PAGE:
The risk of serious mental health problems and type 2 diabetes significantly impacts life expectancy and “must not be overlooked” an NHS director has warned.
People who have bi-polar, depression or schizophrenia are at double the risk of developing other long-term conditions such as type 2 diabetes and obesity.
Speaking during Mental Health Awareness Week, Anne Moore, Group Nurse Director for Safer Care at Northumberland Tyne and Wear (NTW) NHS Foundation Trust, warned healthcare professionals the risk factors are heightened by serious mental illness medication and lifestyle linked to mental health.
Ms Moore, who has been lined up to speak the Diabetes Professional Care 2018 (DPC2018), said:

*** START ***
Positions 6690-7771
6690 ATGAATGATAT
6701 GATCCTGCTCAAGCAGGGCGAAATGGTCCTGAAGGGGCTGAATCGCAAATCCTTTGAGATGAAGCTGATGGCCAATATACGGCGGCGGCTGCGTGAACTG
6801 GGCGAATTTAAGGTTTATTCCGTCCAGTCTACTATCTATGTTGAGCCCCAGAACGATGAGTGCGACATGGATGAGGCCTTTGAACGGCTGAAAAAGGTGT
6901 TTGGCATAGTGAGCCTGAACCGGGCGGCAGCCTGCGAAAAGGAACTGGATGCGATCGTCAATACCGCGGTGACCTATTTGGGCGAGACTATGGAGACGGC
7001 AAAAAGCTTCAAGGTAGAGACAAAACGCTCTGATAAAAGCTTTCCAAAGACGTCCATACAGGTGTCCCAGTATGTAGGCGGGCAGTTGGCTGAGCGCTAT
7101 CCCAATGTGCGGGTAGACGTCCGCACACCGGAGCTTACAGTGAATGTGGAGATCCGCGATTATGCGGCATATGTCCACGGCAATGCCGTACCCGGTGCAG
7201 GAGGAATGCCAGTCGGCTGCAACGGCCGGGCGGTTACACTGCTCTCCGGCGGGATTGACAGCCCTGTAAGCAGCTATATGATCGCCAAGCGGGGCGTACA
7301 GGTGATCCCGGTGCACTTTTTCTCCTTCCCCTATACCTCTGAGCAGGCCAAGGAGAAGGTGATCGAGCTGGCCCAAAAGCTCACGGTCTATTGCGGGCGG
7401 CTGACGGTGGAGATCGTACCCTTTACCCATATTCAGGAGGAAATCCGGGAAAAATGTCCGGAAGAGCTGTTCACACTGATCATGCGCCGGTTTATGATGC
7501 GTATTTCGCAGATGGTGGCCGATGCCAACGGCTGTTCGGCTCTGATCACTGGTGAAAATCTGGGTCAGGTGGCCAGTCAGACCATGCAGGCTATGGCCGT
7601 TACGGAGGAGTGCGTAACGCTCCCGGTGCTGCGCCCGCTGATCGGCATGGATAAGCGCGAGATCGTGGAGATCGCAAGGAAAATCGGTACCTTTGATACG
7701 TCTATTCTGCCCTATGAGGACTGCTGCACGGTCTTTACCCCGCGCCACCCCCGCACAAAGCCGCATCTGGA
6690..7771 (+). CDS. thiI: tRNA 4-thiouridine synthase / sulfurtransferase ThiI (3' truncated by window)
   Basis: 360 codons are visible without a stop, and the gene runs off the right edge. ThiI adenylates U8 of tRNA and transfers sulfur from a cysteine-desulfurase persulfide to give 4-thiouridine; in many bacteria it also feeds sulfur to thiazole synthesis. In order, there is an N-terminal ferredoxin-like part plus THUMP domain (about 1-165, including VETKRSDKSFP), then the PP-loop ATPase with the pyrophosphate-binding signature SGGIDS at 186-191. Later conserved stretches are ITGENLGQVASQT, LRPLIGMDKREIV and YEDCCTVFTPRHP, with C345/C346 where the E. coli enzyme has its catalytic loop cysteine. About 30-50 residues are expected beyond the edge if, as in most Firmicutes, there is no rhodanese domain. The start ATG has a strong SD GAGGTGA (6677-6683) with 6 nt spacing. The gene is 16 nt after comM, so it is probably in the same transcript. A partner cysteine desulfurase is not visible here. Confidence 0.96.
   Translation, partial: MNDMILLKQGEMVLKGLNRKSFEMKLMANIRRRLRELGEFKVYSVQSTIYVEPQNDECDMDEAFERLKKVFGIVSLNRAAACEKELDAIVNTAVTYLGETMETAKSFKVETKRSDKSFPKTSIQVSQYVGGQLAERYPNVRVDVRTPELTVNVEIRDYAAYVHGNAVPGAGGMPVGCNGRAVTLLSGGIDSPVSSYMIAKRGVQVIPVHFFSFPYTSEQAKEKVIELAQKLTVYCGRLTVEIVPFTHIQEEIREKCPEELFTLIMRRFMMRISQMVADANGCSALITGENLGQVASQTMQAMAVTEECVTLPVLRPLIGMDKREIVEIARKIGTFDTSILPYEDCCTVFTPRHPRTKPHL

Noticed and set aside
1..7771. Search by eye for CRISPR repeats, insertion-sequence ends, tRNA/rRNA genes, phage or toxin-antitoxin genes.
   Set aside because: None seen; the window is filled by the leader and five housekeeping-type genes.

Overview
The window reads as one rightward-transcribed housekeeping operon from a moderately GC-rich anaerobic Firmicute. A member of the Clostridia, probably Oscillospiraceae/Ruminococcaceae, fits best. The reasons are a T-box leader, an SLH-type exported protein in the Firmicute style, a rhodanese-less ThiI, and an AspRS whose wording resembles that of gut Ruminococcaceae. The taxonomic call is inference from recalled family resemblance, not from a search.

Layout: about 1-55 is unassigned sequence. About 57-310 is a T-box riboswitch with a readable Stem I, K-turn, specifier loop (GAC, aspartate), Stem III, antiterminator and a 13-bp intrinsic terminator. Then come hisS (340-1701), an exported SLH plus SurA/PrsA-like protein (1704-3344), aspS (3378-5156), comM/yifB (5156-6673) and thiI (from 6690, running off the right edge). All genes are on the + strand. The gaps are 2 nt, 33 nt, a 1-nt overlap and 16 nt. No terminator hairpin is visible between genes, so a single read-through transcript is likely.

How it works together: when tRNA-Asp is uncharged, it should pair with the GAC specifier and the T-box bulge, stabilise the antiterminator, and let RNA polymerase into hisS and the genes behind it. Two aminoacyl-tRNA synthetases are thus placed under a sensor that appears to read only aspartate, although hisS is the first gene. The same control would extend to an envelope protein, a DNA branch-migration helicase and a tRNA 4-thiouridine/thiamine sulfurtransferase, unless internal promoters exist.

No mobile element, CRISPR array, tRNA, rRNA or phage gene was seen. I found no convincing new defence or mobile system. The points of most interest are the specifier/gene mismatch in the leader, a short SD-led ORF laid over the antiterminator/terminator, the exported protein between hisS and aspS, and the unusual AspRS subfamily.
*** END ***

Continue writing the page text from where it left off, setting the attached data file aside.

“Many healthcare professionals may not be aware that some mental illness treatments can create or increase major risk factors of rapid weight gain, hypertension and pancreatic dysfunction which can then lead to high levels of diabetes, as well as cardio metabolic risks.
“I don’t believe this is as widely understood across primary care and secondary acute and diabetes specialist teams as it should be. It’s a concern because life expectancy can be reduced by up to 20 years, so it must not be overlooked.
“I think the key is educating healthcare professionals who work within the diabetes field so they can know more about the impact of pharmacology and the challenges in managing mental health conditions alongside diabetes, which will ultimately improve outcomes for patients.
Within her trust, Ms Moore’s colleagues have identified some key areas which they believe will improve diabetes care. These include collaborative and patient centred diabetes care planning, diabetes care and treatment awareness and targeted training for staff in mental health. It has also been suggested that specific pathways to support those with mental health issues and diabetes should be introduced.